I recently heard a Christian speaker say, “Thinking is the
devil’s territory; I just want to experience God.” He
continued, “Hearing God is a totally rightbrained
activity. We need to turn off our analytical thinking and
lean into our intuition.”
He’s wrong, totally wrong, and dangerously wrong. But I
think (oops, I feel) that I understand his dismissal of
the analytical. He is reacting.
He’s reacting to the modern era’s enthronement of
reason. In the modern age (which began with the
Enlightenment), rational thinking became the epicenter,
the very essence, of humanity. So Descartes —a prominent
rationalist—penned his famous declaration, “I think
therefore I am.”
Many people (including the speaker above) react against
crowning reason as king. They see too many
“intellectual” Christians who spend too many hours
infralapsarianism * (who makes these terms up?);
such highbrows might hold right doctrine, but they often
live harsh, anxious, and
miserable lives. Something isn’t working.
So nowadays we reject reasoning. Instead we feel,
intuit, or “just believe” because it “seems right.” We
prefer the right-brain, we choose imagination over
discernment (unless the discernment is based on a gut
feel), and we leave thinking to those brainiac eggheads.
The Enlightenment divorced the heart. Today we chop off
the head. Both approaches are stupid. Divorcing the
heart doesn’t help us think better, and a lobotomy
doesn’t help us feel better.
Guillotining the head is not an improvement over
stabbing the heart.
We are meant to be whole people, neither a heartdeprived
Tin Man nor a lobotomized tomato.
In the Old Testament, God commands, “You shall love the
Lord your God with all your heart, soul, and strength”
(Deut. 6:5, edited). But when Jesus quotes that passage,
he inserts a word, “You shall love the Lord your God
with all your heart, soul, mind, and strength” (Mark
Did you ever notice that? Why did Jesus add “mind”?
Because the Greeks are the ones who birthed the idea of
divorcing the head from the heart, and their word for
“heart” failed to capture the full meaning of the Hebrew
word. We are meant to love him with our whole being.
Including our mind. God made us both thinking and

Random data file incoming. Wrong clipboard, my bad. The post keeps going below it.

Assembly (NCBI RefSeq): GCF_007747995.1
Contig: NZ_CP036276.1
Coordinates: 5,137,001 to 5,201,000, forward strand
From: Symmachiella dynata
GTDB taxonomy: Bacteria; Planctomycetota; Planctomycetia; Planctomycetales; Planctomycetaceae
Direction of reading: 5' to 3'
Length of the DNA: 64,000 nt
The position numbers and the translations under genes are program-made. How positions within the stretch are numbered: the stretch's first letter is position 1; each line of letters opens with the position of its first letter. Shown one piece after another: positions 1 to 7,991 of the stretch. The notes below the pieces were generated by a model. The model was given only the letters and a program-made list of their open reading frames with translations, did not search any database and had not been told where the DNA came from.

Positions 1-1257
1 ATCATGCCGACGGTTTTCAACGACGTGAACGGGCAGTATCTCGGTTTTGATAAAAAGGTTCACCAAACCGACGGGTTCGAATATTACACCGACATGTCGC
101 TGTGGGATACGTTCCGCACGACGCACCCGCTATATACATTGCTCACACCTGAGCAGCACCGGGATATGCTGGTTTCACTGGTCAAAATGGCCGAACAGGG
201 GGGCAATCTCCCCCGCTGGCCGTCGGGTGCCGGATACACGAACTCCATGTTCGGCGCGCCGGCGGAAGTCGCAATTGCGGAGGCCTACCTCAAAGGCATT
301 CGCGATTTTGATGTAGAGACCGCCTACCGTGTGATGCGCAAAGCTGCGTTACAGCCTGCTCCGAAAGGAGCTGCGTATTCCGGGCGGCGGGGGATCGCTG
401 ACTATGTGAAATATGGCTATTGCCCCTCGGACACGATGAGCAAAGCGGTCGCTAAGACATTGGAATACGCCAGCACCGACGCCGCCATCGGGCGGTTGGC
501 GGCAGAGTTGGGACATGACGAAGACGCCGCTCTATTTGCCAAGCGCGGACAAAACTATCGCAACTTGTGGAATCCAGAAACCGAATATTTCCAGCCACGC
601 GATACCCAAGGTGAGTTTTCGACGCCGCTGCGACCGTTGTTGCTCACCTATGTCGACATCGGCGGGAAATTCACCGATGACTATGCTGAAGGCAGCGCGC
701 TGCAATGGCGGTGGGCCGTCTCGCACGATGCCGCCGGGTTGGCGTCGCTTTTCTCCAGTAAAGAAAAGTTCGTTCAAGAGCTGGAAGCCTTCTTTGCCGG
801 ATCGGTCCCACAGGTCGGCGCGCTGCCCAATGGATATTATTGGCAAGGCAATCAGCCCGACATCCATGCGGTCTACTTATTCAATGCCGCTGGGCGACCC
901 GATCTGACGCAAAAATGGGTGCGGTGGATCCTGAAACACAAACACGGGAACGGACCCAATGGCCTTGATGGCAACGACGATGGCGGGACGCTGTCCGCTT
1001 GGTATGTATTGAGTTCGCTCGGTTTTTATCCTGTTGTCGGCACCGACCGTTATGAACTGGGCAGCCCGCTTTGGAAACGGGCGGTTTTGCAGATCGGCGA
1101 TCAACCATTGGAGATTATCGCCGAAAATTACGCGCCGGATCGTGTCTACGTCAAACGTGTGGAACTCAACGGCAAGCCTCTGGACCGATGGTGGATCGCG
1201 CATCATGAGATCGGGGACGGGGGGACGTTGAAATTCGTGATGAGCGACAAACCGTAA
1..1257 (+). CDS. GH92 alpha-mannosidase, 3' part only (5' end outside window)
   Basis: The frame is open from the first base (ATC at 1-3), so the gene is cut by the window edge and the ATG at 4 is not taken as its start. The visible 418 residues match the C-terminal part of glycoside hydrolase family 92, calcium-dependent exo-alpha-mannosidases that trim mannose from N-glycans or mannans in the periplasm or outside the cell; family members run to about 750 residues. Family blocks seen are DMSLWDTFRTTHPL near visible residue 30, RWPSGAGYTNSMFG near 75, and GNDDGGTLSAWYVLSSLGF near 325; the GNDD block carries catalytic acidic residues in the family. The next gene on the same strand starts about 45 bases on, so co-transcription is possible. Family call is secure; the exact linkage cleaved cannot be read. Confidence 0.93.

intuitive beings, and “What God has joined together, let
no man cast asunder [or separate].”
whole brain theory thing
The Greeks birthed the baby of head vs. heart; the
Enlightenment re-birthed it; now believers proclaim it
born again, baptizing it with the right-brain/left-brain
idea. They say we only hear God in our right-brain,
intuitively and spontaneously. Just empty your logical,
The problem is, this newborn right-brain idea is
stillborn. And neither scientific nor biblical.
The right-brain/left-brain idea came from the work of
Roger Sperry who studied a specific set of brain surgery
patients (however Sperry himself claimed the idea has no
broader value beyond those specific patients). Numerous
studies prove false the modern myth of any right-brain/
left-brain dominance (see these Psychology,
The analytical (left-brained) person analyzes better
when also using the right-brain, and the creative
(right-brained) artist creates better when also using
And we don’t hear God better through our intuitive
right-brain. Rather, divorcing the two halves of our
brain disrupts any ability to communicate at all.
Halfbrained thinking is half-as… (well, you know what I
Rejection of the right or left brain is hare-brained.
God means us to be whole-brained.
I don’t know how to say it plainer to our
feelingdominated society of believers; but Christianity
means thinking, and thinking hard. Yes, it’s more than
mere mental activities. But not less.
To feel good, we need to believe good, and believing
good begins with thinking good.
When Jesus addresses anxious people—who feel bad
because they’re scared—he says, “Consider the lilies,
how they grow: they neither toil nor spin…” (Luke
12:27). He instructs us to, “Consider.” Jesus says the
answer to bad
is good thinking.
And thinking a lot. The Greek word for “consider” (katanoeo)
means to think hard, to ponder furiously, to immerse
ourselves in contemplation; to scrutinize until we
perceive. Jesus says to ponder God’s approach with
lilies, to think and re-think, until we perceive God
We don’t stop at thinking (that’s the Greek,
Enlightenment, left-brain heresy). We “consider” until
we begin to see God. It is seeing God that leads our
hearts from anxiety to confidence.
retake our vows
Let’s divorce ourselves from culture’s stupid answers,
and let’s re-marry our head and heart.
Try this experiment. God frequently tells us to,
“Remember!” Take five minutes and actively
remember an action of God (the lilies, crucifixion or
resurrection, or one of his answers to a prayer). Ponder
furiously his actions, his goodness, love, and
As we consider with our minds something changes in our
hearts. His great riches overshadow today’s credit card
bills. We begin to see God with the eyes of our hearts.
Remembering joins together—it re-members—our
and heart. Besides, a wedding is always more fun than a
* I’m neither supralapsarianism nor infralapsarianism.
I’m super-napsarian. Whenever I try to understand those
speculative schemes, I just want to take a super, long